Ben Swift will be given the freedom to chase Giro d'Italia stage wins in the absence of an obvious contender for the overall victory in Team Sky's squad.
Richie Porte had been expected to lead the nine-man team but pulled out to focus on the Tour de France in July.
Swift, 26, who is the only British rider in the three-week race, which starts in Belfast on Friday, has never won a stage in a Grand Tour.
"All nine riders will be given a chance to show their card," he told BBC Sport.
"It's really hard but I have to go in with that goal to win at least one stage. My condition has been pretty good and all the form is there. I'm excited."
Yorkshireman Swift followed a third-place finish at the Milan-San Remo one-day Classic in March with a stage win at the Tour of the Basque Country in April and will be joined by Irishman Philip Deignan when Sky line up for the team time trial that will open the Giro start in Belfast on Friday.
"With the team that we've got there is no one solid option for the general classification." he added. "That doesn't come around all that often with Team Sky and it's come at one of the biggest races in the world so is a fantastic opportunity for everybody."
The Giro d'Italia is famed for its stunning scenery and gruelling climbs, and this year's route is no different.
After a three-stage "Big Start" taking in Belfast, Armagh and Dublin, the race flies south to Italy and it is the rider who performs best in the mountain peaks of the Apennines and Alps who will ultimately be crowned winner of the 21-stage event.
With the route to include a 26.8km mountain time trial on stage 19 before a summit finish on the brutal Monte Zoncolan on stage 20, only a climbing specialist stands a chance of claiming overall victory in Trieste on 1 June.
Nonetheless, Swift has earmarked several stages that could suit his sprinting abilities.
"There are potentially 10 stages that could have some sort of sprint involved in it but not too many where there is a climb towards the end that could leave a select group competing at the finish - that is where I have proved I am at my best I think," he said.
"But looking at stage seven, it could be one of those.
"The scenery, the atmosphere and the fans make the Giro a really romantic race - it's always had a special place for me because it was my first Grand Tour in 2009 with team Katusha - but it's also really, really hard. The mountain stages are really tough.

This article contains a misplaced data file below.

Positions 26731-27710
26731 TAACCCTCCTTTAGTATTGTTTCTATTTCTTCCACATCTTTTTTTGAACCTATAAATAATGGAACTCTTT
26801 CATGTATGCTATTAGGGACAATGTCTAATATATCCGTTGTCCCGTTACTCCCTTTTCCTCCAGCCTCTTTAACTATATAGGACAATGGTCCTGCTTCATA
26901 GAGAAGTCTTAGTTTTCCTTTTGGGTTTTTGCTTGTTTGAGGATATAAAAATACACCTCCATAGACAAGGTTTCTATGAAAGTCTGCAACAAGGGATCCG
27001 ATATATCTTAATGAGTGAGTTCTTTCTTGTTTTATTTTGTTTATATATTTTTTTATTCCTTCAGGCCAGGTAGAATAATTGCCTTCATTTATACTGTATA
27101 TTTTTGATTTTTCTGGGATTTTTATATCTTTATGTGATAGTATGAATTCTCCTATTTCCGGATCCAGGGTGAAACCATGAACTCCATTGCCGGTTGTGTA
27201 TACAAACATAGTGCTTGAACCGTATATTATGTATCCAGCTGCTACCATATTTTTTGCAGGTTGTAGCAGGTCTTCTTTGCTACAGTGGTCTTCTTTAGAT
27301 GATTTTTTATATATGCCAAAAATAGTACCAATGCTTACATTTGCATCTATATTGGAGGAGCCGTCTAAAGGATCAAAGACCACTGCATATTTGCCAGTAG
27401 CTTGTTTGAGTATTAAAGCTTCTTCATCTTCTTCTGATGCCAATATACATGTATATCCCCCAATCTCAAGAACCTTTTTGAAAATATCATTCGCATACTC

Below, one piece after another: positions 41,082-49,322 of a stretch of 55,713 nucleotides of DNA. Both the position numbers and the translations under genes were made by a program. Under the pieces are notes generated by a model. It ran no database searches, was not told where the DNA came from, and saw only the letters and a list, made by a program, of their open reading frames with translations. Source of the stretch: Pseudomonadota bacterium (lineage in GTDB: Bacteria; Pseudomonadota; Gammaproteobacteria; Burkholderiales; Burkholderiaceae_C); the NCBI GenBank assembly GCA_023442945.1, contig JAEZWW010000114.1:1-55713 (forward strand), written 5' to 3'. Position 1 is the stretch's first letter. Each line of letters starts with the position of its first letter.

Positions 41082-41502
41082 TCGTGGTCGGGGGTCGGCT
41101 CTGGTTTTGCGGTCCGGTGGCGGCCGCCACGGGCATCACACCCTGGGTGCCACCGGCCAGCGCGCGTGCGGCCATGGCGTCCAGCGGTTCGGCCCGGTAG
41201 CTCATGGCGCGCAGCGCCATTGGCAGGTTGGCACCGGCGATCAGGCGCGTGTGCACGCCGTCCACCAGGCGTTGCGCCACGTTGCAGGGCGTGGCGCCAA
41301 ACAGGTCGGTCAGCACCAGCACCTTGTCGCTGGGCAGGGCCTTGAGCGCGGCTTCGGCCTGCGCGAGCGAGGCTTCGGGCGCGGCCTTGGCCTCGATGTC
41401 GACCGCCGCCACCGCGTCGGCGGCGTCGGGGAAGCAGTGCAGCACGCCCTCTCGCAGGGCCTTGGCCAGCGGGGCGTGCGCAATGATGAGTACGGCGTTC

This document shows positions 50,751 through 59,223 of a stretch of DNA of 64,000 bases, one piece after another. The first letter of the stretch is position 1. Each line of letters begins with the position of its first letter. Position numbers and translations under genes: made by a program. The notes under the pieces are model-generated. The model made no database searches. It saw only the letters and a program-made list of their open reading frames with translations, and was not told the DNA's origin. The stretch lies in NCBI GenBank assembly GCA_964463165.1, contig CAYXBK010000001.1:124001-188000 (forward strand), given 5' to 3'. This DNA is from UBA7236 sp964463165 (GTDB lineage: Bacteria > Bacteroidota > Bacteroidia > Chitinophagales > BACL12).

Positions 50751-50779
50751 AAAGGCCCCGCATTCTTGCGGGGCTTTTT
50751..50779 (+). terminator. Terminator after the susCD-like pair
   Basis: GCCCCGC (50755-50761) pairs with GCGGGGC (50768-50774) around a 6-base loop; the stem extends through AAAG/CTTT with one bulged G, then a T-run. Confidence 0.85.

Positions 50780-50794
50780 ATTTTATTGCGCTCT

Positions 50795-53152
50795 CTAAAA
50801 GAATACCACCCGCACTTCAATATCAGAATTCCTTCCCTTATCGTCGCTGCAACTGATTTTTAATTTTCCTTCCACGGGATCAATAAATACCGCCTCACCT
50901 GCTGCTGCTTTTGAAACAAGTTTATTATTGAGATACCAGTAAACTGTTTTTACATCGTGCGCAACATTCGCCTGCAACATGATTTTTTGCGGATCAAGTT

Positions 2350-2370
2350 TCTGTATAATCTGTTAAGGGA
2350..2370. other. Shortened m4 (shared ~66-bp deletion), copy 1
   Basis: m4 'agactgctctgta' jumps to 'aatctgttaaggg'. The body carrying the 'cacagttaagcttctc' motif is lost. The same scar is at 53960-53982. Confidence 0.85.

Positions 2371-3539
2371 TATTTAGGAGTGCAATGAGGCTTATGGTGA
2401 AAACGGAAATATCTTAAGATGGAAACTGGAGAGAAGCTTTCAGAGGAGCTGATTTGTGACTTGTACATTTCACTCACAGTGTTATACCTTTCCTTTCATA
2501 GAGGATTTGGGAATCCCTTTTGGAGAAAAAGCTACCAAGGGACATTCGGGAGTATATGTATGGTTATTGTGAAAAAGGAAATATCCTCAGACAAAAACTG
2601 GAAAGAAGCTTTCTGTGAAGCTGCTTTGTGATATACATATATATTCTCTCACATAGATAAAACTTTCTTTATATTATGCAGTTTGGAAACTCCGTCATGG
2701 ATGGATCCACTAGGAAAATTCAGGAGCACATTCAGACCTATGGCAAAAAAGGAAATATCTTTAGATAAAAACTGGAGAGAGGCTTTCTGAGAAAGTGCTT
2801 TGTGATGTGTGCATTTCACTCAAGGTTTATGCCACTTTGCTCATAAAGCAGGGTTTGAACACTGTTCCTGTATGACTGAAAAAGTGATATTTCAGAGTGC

"The start in Ireland is going to be amazing. They're going to embrace the Giro coming to town so much, I just think they're going to lap it up. It will be a great experience."
Movistar's Nairo Quintana, who showed signs of great potential with a second place finish to win both the white jersey for best young rider and the polka dot jersey for best climber at his debut Tour de France last year, is the bookmakers' favourite for overall victory.
The Colombian rider, 24, is targeting success at the Giro and the third of the Grand Tours, La Vuelta a Espana, this season, having announced in January that he will not be racing at the Tour.
Other contenders include Spaniard Joaquim Rodriguez, who won a second Volta a Catalunya in March, and Australian Cadel Evans, Tour de France champion in 2011 and Giro points classification winner in 2010, while Garmin's Irish rider Dan Martin could also impress. Defending champion Vincenzo Nibali is not racing.
"A lot of the climbs are perfectly suited to Quintana and he will absolutely fly up the Zoncolan," Swift says.
"Martin obviously will have made it a big target for this part of the season and I think you have to look at Evans, who has just won the Tour of Trentino. There are lots of riders capable of a good race.
"In terms of contenders from the Team Sky squad Dario Cataldo and Kanstantsin Siutsou, who are normally domestiques, are going to be given a chance to ride it and stay there for a long as they can."
The solitary Briton
Following the withdrawal of fellow Team Sky rider Peter Kennaugh, Swift will be the only Briton competing in this year's race.
Omega Pharma-Quick-Step rider Mark Cavendish, who won the red jersey in the Giro's points classification competition last year, has also withdrawn in order to focus on his preparations for the Tour.
Should Swift be successful in his search for a first Grand Tour stage win in Italy in May, he would become just the seventh British rider to have ever won a stage at the race.
Cavendish, Vin Denson, David Millar, Alex Dowsett, Robert Millar and Sir Bradley Wiggins have 20 individual stage triumphs between them.